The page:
While the price of Bitcoin and the price of the S&P 500 have mostly been correlated in recent years, it is now likely that they will continue to be correlated in hitting bottom as well as restarting.
S&P 500 and Bitcoin: is it time to “Buy the Dip”?
The so-called binge watching looms unchanged among analysts during the bear market: the continuous search for the bottom always prompts a portion of investors to invoke the inflated “Buy the dip,” especially in certain phases, which usually correspond to the beginning of the bear market and the end of the market’s patience.
Invoking the admonition “Buy the dip” at the beginning of the Bear market is a kind of warning, as one thinks that at that stage the bottom is far away.
For a time people forget about the mantra until sentiment brings back the fateful phrase, and that is when the market low is often really recorded.
Clearly, the bear market low is not determined by sentiment or at least not entirely. Other things include the fundamentals and the concurrence of data that can highlight it, though the fact remains that beyond the statistical data that can give an indication, certainty remains mostly a pipe dream.
Trading in the cryptocurrency market is declining quite rapidly, just a little over a year after the start of this bearish phase the calls to “Buy the dip” are returning.
As is often the case, the bottom will not come when it is hailed, but it shall be discovered only by being alive.
Analysis of the S&P 500 Index
In the last close, the S&P 500 gave its lowest mark by touching $3,655.04, recording its worst result since 2020.
Analysts had expected a drop, but not that this would be so sudden, let alone in a single session.
Meanwhile, Bitcoin’s price sees $19,091 and many analysts see the digital gold’s descent far from stopping.
Some forecasts give Bitcoin at $12,000, but there are some that even point to $8,000, conjuring up a value far away in time.
In short, once again the S&P 500 and Bitcoin share a common fate. According to some, this is also due to the fact that, being the most important index of the world’s largest stock exchange (Wall Street) the former and the most capitalized cryptocurrency act kind of as the head of the pack by recording the biggest losses in the bear phase and the strongest moves in the bull phase.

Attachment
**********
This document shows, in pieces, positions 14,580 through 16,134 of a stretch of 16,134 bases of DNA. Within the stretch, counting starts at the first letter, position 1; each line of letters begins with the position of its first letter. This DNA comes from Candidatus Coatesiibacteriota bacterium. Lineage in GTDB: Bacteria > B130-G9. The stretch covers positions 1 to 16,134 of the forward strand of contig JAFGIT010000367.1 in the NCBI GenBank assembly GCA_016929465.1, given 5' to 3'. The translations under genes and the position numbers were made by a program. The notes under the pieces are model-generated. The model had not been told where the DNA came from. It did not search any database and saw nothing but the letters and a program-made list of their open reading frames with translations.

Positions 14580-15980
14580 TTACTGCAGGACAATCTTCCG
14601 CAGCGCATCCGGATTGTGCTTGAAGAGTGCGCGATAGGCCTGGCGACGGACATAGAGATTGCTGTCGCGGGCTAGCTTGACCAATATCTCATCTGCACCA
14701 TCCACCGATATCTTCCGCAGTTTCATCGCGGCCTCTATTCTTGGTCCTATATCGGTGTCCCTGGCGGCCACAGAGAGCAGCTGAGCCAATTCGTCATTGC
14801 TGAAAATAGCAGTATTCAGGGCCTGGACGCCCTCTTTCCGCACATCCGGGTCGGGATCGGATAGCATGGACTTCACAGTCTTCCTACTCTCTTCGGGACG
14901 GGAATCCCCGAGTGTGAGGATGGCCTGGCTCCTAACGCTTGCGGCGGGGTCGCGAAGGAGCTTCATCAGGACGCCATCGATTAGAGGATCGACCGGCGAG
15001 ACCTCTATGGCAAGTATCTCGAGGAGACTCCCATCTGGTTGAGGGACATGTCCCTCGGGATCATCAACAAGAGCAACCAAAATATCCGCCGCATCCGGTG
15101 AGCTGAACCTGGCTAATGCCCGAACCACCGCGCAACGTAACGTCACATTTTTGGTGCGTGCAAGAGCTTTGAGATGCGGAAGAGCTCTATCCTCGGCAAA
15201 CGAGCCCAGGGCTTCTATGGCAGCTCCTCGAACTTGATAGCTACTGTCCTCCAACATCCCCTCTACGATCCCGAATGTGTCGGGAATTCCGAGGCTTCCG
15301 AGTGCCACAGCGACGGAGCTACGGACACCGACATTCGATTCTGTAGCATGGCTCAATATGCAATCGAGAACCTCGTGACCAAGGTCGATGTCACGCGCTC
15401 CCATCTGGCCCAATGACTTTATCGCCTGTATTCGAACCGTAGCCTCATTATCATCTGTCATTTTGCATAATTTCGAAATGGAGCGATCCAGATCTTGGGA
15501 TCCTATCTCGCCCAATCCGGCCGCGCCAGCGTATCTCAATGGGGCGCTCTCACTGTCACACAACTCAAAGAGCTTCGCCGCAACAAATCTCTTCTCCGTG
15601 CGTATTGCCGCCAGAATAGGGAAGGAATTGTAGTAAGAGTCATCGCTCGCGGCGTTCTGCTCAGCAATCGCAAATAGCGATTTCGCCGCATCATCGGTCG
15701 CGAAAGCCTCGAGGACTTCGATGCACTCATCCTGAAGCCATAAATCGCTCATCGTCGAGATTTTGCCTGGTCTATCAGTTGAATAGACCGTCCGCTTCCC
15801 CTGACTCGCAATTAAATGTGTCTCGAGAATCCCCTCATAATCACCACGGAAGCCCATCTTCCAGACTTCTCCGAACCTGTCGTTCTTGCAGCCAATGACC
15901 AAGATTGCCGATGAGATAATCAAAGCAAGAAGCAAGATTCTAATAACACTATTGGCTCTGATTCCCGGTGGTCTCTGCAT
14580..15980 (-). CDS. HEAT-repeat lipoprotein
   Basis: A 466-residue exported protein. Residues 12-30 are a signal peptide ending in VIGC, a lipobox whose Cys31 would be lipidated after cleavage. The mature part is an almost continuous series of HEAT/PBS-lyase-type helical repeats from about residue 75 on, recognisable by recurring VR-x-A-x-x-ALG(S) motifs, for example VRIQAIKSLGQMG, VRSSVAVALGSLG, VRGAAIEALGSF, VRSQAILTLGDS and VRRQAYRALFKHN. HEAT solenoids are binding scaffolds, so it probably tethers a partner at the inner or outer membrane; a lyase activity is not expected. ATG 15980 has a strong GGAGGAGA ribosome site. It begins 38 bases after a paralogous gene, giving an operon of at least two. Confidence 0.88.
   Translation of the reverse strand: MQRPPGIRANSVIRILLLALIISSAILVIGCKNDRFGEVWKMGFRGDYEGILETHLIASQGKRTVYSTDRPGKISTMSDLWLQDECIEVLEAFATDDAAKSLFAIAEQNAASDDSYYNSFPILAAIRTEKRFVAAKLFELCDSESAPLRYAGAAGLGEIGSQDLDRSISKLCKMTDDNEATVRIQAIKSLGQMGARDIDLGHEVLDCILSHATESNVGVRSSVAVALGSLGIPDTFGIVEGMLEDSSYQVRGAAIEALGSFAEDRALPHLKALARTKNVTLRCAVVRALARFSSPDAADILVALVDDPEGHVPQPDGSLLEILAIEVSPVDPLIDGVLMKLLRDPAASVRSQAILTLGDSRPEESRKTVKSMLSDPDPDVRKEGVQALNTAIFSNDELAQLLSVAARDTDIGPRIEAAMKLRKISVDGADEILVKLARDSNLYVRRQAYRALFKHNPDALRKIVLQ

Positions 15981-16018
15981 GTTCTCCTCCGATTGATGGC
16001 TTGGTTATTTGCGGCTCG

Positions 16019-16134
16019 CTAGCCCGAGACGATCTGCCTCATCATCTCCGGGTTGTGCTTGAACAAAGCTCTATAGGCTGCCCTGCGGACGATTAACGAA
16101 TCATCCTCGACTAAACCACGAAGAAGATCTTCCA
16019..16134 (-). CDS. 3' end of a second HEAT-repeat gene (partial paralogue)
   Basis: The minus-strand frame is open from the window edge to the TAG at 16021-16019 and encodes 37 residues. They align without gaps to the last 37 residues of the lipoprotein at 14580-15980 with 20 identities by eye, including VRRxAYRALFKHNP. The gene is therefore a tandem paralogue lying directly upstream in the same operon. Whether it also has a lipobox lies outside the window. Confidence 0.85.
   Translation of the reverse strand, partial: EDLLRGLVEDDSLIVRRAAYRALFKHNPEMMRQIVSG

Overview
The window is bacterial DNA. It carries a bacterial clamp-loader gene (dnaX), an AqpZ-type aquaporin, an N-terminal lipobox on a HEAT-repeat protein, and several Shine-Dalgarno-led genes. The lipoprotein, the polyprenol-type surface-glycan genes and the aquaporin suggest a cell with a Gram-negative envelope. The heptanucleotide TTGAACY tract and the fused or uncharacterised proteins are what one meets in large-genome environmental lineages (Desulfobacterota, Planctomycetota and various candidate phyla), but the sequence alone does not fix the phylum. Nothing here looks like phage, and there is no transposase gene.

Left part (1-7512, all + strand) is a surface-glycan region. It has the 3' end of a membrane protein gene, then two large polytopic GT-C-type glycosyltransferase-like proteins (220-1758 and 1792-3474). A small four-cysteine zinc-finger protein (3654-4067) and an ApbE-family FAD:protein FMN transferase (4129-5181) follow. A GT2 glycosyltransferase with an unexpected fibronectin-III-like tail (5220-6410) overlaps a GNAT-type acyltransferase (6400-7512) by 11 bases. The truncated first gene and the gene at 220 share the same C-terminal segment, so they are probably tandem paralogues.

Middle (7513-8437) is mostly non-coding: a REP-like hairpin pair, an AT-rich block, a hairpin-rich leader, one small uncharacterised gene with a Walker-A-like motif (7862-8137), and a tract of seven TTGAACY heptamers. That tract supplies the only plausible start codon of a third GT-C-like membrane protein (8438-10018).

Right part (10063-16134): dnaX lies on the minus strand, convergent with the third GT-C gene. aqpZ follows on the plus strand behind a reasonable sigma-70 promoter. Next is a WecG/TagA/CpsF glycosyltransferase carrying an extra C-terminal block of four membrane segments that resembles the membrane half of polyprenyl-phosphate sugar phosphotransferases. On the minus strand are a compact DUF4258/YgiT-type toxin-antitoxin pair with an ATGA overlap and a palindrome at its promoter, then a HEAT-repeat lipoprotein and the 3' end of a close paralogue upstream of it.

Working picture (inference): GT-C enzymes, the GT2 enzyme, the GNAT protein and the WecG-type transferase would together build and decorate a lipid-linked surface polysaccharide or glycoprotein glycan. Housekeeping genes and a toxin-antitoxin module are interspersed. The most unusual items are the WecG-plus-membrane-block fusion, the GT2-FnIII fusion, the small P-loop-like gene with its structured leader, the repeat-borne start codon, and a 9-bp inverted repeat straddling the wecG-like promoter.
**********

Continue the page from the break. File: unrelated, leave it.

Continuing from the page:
Grayscale Bitcoin Trust is accumulating
While classic finance and crypto continue their bearish trajectory, investment trusts are no exception, particularly those linked to Bitcoin as it is the most capitalized currency.
The Grayscale Bitcoin Trust (OTCMKTS: GBTC ) is the longest-running and one of the most popular Bitcoin (BTC) funds, and it has proven to be no exception by putting out unflattering numbers.
This Bitcoin fund recently hit a record low of 35.18% relative to Bitcoin spot prices this week, and GBTC’s spot discount has been in the red for a whopping 577 days. Essentially it has not matched earnings since 26 February 2021.
Currently, the pre-market value of the GBTC trust is $11.20 and according to the Securities and Exchange Commission (SEC), there are 643,572 BTC held by the trust which is equivalent to 3.065% of the Bitcoin total supply (21 million units).
It is widely believed that the fund’s poor performance should be highlighted in the fact that there are many funds on exchanges around the world and that although Grayscale has tried hard to get GBTC accepted as an ETF (exchange-traded fund), it has failed to bring home the result.
However, the game is not yet over in the wake of the latest rejection by the SEC as Grayscale has sued the Security and Exchange Commission, which will have to answer for its decision.
Bob Loukas, a well-known American entrepreneur, discussed the GBTC situation:
“The grayscale bitcoin discount has widened the record 35% at the October 2020 discharge point but institutions if in the coming months BTC drops to a lower adolescence level, this [is] a good option.
They must be willing to hold [the] point at which a redemption option unlocks value.
Even so, it must be limited to the discount.”
According to Tom Mitchelhill:
“Who thought getting exposure to [bitcoin] via GBTC was a good idea in the first place?
They are literally selling it at a 36% discount and the market still refuses to touch it.”
“Some of us have talked about needing to see $ 8-12,000 BTC before we can roll back and get a new bull [in progress]. It’s still not there yet. My company has set this target for about a year +. Oh, and the GBTC discount is also a problem.”